French government pass legalization to regulate esport players contracts

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Esports is coming closer to becoming a widely accepted sport all over the world. What started in Asia more than 15 years ago has now arrived to Europe in the form of players contracts being legally protected by law.

The new law that was revealed in a report by a Spanish magazine regulates professional esports player contracts within their country. At a glance, the law limits all player contracts to a five year maximum period and a 12 month minimum period with an exception to substitutions and suspensions. In addition, players under 12 are barred from competing in monetized tournaments.

While the Asian side of the world does have a governmental agency regulating professional esports, namely KeSPA in South Korea since 2000, this is one of the first such laws passed in the Western side of the world.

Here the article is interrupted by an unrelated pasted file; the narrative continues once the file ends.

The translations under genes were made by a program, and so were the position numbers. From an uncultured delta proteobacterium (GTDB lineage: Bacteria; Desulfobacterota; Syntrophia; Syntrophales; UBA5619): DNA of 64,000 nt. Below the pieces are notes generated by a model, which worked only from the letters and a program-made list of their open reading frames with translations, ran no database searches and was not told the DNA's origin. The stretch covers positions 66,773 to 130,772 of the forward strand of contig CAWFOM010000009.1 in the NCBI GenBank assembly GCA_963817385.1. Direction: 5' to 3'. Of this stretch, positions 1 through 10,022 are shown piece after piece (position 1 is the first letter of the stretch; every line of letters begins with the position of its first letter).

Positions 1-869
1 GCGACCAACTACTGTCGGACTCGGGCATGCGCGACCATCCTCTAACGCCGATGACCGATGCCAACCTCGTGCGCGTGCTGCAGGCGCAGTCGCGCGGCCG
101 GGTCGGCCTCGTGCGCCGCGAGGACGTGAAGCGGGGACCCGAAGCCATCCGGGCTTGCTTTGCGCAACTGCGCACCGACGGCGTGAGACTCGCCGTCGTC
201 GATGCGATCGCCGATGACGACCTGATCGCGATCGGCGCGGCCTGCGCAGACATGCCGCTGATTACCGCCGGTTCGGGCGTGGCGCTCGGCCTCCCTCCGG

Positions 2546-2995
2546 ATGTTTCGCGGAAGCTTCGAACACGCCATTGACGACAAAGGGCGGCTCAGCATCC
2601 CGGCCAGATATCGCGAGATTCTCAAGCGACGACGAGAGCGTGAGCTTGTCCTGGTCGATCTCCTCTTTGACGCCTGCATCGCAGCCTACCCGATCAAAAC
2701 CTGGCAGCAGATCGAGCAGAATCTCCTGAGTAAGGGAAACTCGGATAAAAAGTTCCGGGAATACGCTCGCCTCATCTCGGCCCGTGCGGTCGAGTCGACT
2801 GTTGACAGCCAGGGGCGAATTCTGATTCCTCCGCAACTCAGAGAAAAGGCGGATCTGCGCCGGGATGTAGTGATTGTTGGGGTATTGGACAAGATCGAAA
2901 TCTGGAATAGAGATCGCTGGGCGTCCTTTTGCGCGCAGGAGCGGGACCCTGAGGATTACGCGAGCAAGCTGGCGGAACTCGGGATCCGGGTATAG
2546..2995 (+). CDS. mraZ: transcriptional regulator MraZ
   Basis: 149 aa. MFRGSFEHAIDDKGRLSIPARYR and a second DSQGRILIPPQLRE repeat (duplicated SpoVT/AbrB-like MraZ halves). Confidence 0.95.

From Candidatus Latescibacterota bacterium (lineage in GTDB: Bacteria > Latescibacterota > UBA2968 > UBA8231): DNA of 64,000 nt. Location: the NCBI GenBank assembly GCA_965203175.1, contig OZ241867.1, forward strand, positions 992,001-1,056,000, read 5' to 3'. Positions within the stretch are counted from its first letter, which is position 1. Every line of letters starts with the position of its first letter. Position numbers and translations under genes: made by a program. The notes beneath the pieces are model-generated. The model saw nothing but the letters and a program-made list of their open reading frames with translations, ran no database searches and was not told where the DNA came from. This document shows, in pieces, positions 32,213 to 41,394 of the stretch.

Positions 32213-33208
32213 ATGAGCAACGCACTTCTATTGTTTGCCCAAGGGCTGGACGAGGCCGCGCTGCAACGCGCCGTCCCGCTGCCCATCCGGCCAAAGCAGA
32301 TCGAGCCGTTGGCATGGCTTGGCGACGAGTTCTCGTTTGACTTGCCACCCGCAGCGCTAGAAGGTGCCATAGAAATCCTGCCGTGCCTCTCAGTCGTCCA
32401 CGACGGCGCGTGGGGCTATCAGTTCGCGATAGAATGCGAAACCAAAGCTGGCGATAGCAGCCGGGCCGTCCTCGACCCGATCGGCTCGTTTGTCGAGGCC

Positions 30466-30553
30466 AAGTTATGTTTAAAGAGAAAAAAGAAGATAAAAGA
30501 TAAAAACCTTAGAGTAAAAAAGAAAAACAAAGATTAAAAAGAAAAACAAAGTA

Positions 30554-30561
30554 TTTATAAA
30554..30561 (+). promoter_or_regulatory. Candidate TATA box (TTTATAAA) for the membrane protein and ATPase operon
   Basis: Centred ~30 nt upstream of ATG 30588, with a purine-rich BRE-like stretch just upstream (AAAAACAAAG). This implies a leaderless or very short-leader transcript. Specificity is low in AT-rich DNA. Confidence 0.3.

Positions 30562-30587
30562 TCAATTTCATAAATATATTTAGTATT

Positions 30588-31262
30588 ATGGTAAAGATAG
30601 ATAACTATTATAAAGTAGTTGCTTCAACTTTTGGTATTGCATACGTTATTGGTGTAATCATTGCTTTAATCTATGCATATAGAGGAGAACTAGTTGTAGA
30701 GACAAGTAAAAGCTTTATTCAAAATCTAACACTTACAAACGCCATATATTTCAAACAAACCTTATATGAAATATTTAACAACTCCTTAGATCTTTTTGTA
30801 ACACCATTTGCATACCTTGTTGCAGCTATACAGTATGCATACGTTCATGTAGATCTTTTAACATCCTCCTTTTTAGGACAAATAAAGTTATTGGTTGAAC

The new rules are part of France’s new plans regarding esports. Last year, France revealed their plans for a national “Esports Federation” dubbed “Fédération France-Esport” meant to regulate such aspects of esports as the definition of professional gamer and much more. France also houses the Electronic Sports World Convention, or ESWC, which hosts tournaments in many games, such as CS:GO with last year’s eSports World Convention 2016. The United States, on the other hand, has no established governmental protections or regulations set for esports players, except for the ability for esports athletes to hold athletic visas for international competitions.

http://www.es.me/news/2017/05/15/french-government-pass-legalization-regulate-esport-players-contracts/